What’s in a Name?
Did you know that there are five thousand two hundred and twenty-three common Regency Era first names? Okay, I totally made that up. There are probably more like a couple dozen or so each for both males and females. But why do I care? You see, the thing is, unlike contemporary authors, historical writers have an unwritten code that you need to stay within certain parameters when naming your characters. If you call your heroine Cheryl, for example, the readers (and editors) will be all over you, and rightfully so. You should at least use a name that sounds historical, even if your British readers gnash their teeth at your end result. All you can do is your best. If it sounds too modern then it probably is. I’m pretty sure you won’t find a single Neveah, Caitlyn, or Alexis in any Jane Austen book. It’s a guess, but I’m pretty sure I’m right.
Using Cheryl for a Regency heroine would be like calling a vampire hero, Bob, Fred, or Wally. Those names, though awesome, just don’t have the same punch as Lucian or Dante do when naming a neck-chewing hero. Wally, Lord of the Vampires. Hmmm. You decide.
Then there are terms of endearment. Some affectionate Regency terms are Darling, Dearest, and Love. You won’t hear a historical hero calling his heroine Love Bunny, Snooky Bear, or Sugar Lumps. Again, just a guess. Can you imagine an alpha duke making kissy lips while calling his duchess Snooky Bear? Um, no. Nor can I imagine a duchess calling her duke a Hot Hunk of Burning Love. Though it would be pretty darn funny if she did!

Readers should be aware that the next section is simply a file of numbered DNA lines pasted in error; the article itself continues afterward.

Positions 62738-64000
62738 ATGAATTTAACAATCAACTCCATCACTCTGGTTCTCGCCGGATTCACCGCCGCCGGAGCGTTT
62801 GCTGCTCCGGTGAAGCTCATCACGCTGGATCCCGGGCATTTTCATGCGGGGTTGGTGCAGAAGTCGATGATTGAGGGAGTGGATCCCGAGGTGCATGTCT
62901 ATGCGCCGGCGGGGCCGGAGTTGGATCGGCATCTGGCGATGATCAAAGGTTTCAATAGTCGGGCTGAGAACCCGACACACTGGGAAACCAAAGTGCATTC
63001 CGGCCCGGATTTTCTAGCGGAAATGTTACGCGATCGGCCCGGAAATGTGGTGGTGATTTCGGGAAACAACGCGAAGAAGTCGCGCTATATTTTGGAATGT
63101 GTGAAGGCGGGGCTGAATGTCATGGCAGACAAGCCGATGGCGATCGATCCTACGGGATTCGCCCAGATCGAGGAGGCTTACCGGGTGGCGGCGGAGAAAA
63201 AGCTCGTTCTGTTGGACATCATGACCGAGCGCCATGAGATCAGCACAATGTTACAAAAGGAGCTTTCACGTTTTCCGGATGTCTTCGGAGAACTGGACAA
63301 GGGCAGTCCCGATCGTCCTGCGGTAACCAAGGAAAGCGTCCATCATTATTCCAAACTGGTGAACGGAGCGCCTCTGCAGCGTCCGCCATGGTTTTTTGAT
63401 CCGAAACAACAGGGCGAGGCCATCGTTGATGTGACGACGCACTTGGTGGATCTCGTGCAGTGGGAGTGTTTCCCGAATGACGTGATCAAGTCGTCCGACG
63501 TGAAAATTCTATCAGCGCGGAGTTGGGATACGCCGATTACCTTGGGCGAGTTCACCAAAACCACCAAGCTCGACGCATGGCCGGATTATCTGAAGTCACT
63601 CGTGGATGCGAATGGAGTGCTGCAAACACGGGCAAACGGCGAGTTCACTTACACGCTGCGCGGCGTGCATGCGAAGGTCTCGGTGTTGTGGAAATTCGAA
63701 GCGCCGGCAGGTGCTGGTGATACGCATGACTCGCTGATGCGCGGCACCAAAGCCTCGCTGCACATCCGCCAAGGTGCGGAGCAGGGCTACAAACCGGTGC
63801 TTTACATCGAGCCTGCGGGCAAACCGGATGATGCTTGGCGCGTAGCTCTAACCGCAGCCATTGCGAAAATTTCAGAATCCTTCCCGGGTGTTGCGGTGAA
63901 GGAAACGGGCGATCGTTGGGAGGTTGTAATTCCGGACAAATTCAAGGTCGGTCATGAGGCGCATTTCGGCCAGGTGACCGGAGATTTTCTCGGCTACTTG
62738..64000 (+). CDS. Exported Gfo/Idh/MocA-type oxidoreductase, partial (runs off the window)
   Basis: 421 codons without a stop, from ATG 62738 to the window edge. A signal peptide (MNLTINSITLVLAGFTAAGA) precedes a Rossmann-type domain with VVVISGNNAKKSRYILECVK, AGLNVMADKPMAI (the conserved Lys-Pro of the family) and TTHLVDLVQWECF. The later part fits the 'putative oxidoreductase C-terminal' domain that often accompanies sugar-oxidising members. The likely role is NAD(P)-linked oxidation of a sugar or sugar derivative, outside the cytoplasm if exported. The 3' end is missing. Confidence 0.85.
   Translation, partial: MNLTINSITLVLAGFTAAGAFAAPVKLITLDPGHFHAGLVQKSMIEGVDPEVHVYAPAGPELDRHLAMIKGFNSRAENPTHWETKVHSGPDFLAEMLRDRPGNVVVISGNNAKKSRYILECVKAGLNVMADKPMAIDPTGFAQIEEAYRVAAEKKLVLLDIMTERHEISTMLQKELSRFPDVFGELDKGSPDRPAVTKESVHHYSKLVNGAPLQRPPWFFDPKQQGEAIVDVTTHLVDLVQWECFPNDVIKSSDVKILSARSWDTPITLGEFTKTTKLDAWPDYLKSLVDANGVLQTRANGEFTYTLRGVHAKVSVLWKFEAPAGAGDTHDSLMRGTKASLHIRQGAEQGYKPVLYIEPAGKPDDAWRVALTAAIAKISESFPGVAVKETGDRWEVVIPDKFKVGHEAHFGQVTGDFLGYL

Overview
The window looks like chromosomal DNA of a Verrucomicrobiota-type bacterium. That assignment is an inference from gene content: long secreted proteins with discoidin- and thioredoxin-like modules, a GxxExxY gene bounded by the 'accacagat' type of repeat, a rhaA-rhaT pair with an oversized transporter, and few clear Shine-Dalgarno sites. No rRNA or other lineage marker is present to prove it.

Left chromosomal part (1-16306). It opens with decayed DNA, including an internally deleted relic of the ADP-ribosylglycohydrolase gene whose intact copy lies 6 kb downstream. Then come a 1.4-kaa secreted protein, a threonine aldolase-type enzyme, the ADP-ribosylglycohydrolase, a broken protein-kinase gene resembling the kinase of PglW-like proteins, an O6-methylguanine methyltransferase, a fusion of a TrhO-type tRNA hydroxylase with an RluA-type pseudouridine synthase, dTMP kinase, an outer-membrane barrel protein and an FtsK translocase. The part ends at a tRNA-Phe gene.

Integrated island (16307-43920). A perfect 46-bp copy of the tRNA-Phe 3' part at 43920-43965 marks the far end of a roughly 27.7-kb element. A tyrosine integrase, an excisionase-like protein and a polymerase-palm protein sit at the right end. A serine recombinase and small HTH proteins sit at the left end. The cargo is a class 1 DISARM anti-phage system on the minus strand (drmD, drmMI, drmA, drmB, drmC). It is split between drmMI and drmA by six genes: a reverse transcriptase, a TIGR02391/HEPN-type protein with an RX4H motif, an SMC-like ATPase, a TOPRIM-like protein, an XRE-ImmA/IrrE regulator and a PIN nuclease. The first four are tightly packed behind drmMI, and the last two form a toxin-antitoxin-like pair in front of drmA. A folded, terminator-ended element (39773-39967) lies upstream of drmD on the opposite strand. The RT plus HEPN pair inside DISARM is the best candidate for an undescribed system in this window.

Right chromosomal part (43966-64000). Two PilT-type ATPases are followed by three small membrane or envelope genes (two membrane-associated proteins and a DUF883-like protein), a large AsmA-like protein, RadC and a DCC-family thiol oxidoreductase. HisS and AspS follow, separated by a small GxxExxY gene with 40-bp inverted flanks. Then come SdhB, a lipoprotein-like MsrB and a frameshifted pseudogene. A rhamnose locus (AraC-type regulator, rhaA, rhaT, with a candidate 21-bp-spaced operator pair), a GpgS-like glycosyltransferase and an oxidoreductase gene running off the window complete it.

I guess the point I’m trying to get to is that even a secondary character might be a hero or heroine in a future book. So choose their names wisely. When my readers started clambering for a redemption story staring Hortense from book two of my Brides series, I probably should have thought further ahead when I named her. Huh. Do you think I could have gotten away with calling her Sydney?
Notorious bad boy Simon Harrington, third in line for his uncle’s title, has finally conceded to settling down and finding a noble wife. Then he stumbles across a courtesan in peril on a dark London street, and his life takes an unexpected turn. Fearing for her safety, he brings the mysterious beauty to his cousin’s School for Brides, where compromised women are taught how to be suitable wives. But he finds it impossible simply to walk away.
A poor country squire’s daughter, Laura Precott was promised in marriage to the shadowy Earl of Westwick. Instead of making her his wife, however, he betrayed her and forced her to become his mistress. When she learned of his plan to sell her at auction, she fled for her life.
Simon knows he must forget his feelings for such an unsuitable woman or risk disgracing his family. But when Laura’s former lover turns out to have been murdered the very night of her escape, suspicion falls squarely on Laura. Now it is up to Simon to prove her innocence even if it leads to his downfall…